Enabling social listening for cardiac safety monitoring: Proceedings from a drug information association-cardiac safety research consortium cosponsored think tank.

Published

Journal Article (Review)

This white paper provides a summary of the presentations and discussions from a think tank on "Enabling Social Listening for Cardiac Safety Monitoring" trials that was cosponsored by the Drug Information Association and the Cardiac Safety Research Consortium, and held at the White Oak headquarters of the US Food and Drug Administration on June 3, 2016. The meeting's goals were to explore current methods of collecting and evaluating social listening data and to consider their applicability to cardiac safety surveillance. Social listening is defined as the act of monitoring public postings on the Internet. It has several theoretical advantages for drug and device safety. First, these include the ability to detect adverse events that are "missed" by traditional sources and the ability to detect adverse events sooner than would be allowed by traditional sources, both by affording near-real-time access to data from culturally and geographically diverse sources. Social listening can also potentially introduce a novel patient voice into the conversation about drug safety, which could uniquely augment understanding of real-world medication use obtained from more traditional methodologies. Finally, it can allow for access to information about drug misuse and diversion. To date, the latter 2 of these have been realized. Although regulators from the Food and Drug Administration and the United Kingdom's Medicines and Healthcare Products Regulatory Agency participated in the think tank along with representatives from industry, academia, and patient groups, this article should not be construed to constitute regulatory guidance.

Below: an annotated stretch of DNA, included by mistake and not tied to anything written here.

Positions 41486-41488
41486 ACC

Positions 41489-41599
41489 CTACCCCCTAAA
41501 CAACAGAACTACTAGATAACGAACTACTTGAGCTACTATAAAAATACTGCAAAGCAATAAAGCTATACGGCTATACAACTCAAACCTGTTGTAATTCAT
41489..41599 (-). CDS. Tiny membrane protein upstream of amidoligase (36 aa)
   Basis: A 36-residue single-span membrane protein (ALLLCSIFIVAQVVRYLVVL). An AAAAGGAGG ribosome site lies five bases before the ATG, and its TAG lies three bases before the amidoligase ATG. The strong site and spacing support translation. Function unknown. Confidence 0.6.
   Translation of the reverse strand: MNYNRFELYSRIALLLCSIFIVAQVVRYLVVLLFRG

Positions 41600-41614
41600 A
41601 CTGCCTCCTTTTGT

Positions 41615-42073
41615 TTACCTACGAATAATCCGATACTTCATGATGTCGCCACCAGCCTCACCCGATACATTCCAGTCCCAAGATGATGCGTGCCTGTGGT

Full Text

Duke Authors

Cited Authors

  • Seifert, HA; Malik, RE; Bhattacharya, M; Campbell, KR; Okun, S; Pierce, C; Terkowitz, J; Turner, JR; Krucoff, MW; Powell, GE

Published Date

  • December 2017

Published In

Volume / Issue

  • 194 /

Start / End Page

  • 107 - 115

PubMed ID

  • 29223428

Pubmed Central ID

  • 29223428

Electronic International Standard Serial Number (EISSN)

  • 1097-6744

International Standard Serial Number (ISSN)

  • 0002-8703

Digital Object Identifier (DOI)

  • 10.1016/j.ahj.2017.08.021

Language

  • eng